Friction Reducers


ROC-FRA9: Anionic pure water based dispersion high TDS friction reducer. No surfactants, no mineral oil. Excellent for sensitive or emulsion prone formations/water. Can be pumped with any pump.

ROC-FRA3: Anionic jack of all trades slurried friction reducer, builds 5 cP at 3 gpt in API brine at 511-1 and 26 cP in fresh. Excellent light to medium brine FR and very econonomical.

ROC-FRA4: Anionic HVFR slurried friction reducer, builds 6 cP at 3 gpt in API brine at 511-1 and 38 cP in fresh. Excellent light to medium brine FR.

ROC-FRA7: Anionic HVFR slurried friction reducer, builds 70 cP at 3 gpt in fresh water at 511-1 and is an excellent fresh water friction reducer.

ROC-FRA10: Anionic high TDS dispersion friction reducer, this is the best anionic on the market and can be run in 240 k TDS at 0.4 gpt. Can be pumped with any pump.

ROC-FRA2: Cationic HVFR slurried friction reducer, builds 8 cP at 3 gpt in 240k TDS at 511-1 and 13 cP in fresh. Best in class peak friction reduction.

ROC-FR5.3: Anionic EPAM with great friction reduction and sub $5/gal to the wellhead cost.


In the friction reducer landscape there are EPAMS (Emulsified Polyacrylamides), Slurried Friction Reducers and Dry Friction Reducers. EPAMs are cheap and cheerful but are horribly inefficient in terms of active content. The activity levels for the most common products are in the 20% range. Dry Friction Reducers are the ultimate form of efficiency but are a nightmare to handle and are a poor choice for HVFR applications due the limitations of a hydro. Slurried Friction reducers are a compromise on both products. They are not as high active as dry but are cheap logistically and have a small footprint on lease. They are also naturally suited to HVFR applications as the particles are wetted out already and disperse nicely before hydrating.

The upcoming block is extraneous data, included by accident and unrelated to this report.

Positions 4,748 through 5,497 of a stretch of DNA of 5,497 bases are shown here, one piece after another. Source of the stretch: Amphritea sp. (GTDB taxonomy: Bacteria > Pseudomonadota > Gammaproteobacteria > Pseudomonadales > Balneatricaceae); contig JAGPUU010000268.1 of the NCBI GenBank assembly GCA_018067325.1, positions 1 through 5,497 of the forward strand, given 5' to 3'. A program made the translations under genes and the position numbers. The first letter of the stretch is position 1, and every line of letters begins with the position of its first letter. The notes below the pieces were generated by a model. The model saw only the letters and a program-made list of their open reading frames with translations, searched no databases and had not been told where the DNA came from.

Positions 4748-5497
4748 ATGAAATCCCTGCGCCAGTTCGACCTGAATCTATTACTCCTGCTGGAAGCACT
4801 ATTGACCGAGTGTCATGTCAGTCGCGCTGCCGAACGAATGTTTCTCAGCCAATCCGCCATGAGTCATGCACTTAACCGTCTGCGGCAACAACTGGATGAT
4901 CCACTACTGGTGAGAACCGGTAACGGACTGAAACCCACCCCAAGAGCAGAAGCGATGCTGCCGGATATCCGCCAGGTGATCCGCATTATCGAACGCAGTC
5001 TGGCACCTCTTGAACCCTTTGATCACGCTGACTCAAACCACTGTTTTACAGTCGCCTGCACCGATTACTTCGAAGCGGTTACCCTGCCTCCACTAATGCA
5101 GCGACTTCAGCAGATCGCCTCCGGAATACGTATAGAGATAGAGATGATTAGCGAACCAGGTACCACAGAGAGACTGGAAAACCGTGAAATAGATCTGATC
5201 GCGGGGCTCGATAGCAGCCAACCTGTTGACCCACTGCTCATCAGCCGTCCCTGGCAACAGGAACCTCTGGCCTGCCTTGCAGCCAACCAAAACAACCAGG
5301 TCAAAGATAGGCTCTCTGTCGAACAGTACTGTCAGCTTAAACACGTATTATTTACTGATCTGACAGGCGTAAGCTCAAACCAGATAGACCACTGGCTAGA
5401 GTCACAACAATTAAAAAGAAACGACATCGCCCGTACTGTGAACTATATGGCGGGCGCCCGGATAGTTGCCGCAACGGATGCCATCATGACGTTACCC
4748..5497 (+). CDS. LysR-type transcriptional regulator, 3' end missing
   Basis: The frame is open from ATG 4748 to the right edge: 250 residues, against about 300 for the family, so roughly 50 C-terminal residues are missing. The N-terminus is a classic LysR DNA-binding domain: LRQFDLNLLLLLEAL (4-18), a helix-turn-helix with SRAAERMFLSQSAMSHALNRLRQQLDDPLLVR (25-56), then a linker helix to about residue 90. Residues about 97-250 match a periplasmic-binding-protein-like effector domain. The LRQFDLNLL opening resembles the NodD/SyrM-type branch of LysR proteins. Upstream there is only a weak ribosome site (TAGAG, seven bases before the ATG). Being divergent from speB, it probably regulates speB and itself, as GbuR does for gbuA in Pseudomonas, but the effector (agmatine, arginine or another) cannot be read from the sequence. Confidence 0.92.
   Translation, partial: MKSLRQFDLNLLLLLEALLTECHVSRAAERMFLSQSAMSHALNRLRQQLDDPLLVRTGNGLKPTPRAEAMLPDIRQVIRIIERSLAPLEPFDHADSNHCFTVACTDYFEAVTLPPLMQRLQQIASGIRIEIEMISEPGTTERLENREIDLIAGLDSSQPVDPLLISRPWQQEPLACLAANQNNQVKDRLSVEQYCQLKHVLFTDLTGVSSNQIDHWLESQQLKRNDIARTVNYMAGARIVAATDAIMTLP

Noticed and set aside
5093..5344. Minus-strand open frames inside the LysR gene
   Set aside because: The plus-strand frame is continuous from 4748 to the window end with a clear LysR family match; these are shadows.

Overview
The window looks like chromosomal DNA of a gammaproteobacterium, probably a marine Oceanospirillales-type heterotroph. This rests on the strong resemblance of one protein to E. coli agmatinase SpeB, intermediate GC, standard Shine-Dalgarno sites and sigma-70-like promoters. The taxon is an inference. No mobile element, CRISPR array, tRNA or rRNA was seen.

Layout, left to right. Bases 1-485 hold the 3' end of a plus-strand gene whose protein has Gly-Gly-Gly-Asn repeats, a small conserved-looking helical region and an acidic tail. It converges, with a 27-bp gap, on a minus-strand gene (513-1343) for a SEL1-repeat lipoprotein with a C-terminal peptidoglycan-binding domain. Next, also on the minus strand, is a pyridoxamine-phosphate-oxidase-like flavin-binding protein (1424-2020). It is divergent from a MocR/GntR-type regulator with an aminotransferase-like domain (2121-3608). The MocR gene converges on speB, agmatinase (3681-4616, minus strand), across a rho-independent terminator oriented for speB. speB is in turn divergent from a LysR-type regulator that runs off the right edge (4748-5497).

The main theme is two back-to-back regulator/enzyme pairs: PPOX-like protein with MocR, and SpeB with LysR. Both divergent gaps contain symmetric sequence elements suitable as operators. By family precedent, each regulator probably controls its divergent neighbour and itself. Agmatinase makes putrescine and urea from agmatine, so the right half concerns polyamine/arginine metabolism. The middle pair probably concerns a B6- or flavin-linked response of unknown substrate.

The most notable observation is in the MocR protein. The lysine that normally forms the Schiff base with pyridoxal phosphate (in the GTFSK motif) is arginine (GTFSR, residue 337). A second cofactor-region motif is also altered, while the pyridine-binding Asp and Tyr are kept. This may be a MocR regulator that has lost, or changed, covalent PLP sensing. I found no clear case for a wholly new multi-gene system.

EPAMs are the friend of the service company. They are low active, cheap, easy to pump and perform well in low to moderate brines. They are expensive logistically as most of them have low activity. The challenge with EPAMs is you are moving a lot of water and mineral oil and surfactants for a very low polymer loading. So for every 1000 lbs of product you are moving 220 lbs of polymer. This is further reduced by the fact you have to invert the polymer in order for it to work. You will never get 100% inversion and some products are so bad you get maybe 40% inversion in the first 5 minutes. As the price pressure continues in this market the surfactant packages and polymer loadings are all getting dialled down.


  1. Cheap
  2. Easy to Pump
  3. Plentiful


  1. Low actives
  2. Very high cost per treated gallon of water
  3. High logistics costs for moving the low actives
  4. No good HVFRs in brine
  5. Limited selection that perform well in brine
  6. Limited shelf life